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Ruston Kelly Ruston Kelly
Album: Dying Star
Label: Rounder
Tracks: 14

Based in Nashville and married to Kasey Musgraves (who provides backing alongside his sister Abby Sevigny), this is Kelly's full-length debut for Rounder following his 2017 EP Halloween for Razor & Tie, an album that reflects a time when his life was in disarray and the epiphany that brought him into the light.

It opens with the massively melodic 'Cover My Tracks', setting the album's guitar chiming rock side of Americana (though he's been described as sounding a scruffier-voiced Ryan Adams), his father, Tim, on pedal steel. A simpler, more acoustic but still muscular 'Mockingbird' follows, a nod to a romantic heart as he sings "gonna write a book and put your name on every page" along with the multi-tracked and, until halfway in, unaccompanied vocoder-treated vocals of 'Son Of A Highway Daughter'.

The world weary alt-country, pedal steel weeping strum of 'Paratrooper's Battlecry' nods to his drugs issues, spinning a wry line as he sings "Feels like a curse 'cause the drugs don't work/So I brought a statue of Jesus", the same theme spilling into the sardonic humour of 'Faceplant' ("Took too many pills again/Blacked out for a week/Didn't eat, didn't sleep/Came to, did it all again") and the more mordant slow sway 'Blackout'.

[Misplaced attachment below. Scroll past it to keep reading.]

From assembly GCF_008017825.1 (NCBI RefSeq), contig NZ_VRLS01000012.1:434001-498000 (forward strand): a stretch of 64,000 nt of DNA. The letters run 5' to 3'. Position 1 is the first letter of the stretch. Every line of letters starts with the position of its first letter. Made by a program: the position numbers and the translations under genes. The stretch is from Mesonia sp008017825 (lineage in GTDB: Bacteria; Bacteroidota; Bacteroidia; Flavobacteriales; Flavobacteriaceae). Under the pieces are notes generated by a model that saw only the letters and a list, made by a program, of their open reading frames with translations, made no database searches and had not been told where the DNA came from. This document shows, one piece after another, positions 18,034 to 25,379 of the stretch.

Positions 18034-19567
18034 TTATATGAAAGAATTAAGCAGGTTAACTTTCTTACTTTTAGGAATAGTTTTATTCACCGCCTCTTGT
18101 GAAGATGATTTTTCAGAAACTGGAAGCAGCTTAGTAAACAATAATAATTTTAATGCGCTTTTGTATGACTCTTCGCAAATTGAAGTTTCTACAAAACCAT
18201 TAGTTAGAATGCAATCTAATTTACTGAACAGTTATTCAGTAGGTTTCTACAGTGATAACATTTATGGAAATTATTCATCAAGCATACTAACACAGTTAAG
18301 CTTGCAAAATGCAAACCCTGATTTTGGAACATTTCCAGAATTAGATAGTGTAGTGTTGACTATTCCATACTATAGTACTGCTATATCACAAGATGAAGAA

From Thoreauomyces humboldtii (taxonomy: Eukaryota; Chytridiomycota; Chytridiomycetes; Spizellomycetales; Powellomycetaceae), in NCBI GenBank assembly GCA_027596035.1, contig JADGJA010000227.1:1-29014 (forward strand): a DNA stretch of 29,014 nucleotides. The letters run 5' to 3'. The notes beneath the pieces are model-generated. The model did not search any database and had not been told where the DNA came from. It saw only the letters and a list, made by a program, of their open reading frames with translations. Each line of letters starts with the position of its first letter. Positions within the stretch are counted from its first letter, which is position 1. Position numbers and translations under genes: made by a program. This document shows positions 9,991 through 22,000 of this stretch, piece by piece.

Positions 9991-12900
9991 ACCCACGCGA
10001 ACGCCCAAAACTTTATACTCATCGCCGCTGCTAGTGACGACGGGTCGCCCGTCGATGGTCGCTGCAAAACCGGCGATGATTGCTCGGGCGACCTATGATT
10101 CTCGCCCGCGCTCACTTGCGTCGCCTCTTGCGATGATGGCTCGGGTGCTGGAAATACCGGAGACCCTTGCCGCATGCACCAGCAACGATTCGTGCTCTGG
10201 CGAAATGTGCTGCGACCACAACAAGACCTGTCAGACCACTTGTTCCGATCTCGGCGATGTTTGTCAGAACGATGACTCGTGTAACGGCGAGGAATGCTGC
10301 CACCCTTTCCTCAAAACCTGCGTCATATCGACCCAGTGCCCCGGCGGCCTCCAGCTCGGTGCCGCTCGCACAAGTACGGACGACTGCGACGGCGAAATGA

While the simple acoustic strum of 'Mercury' finds him at rock bottom, "breathing only second-hand air", a "snake in the woodpile" and the "dying star in your junkyard heart", the album also underscores his belief that suffering is a prerequisite to joy. This, while the shimmering 'Anchors' may suggest hope slipping away into the fog, determination to change kicks into the midtempo and soulful 'Big Brown Bus', taking a drive across Texas with a pedal steel and piano outro, while the confessional slow dance 'Just For The Record' and 'Trying To Let Her' mark the path to the hard-won wisdom of the stripped back 'Jericho', that you have to "learn how to die for something/So you don't live for nothing", the healing power of love leading to the hope of redemption shining on the slow-anthem five and a half-minute title track.

It ends with radiance on the nimble fingerpicked 90-second 'Brightly Burst Into The Air', echoing the previous track's notion that when stars die they give birth to new ones, that the death of one life is just the transition to another, better one, and that you have to first get lost in the darkness to find your way out and appreciate the light. A truly stellar debut.

Mike Davies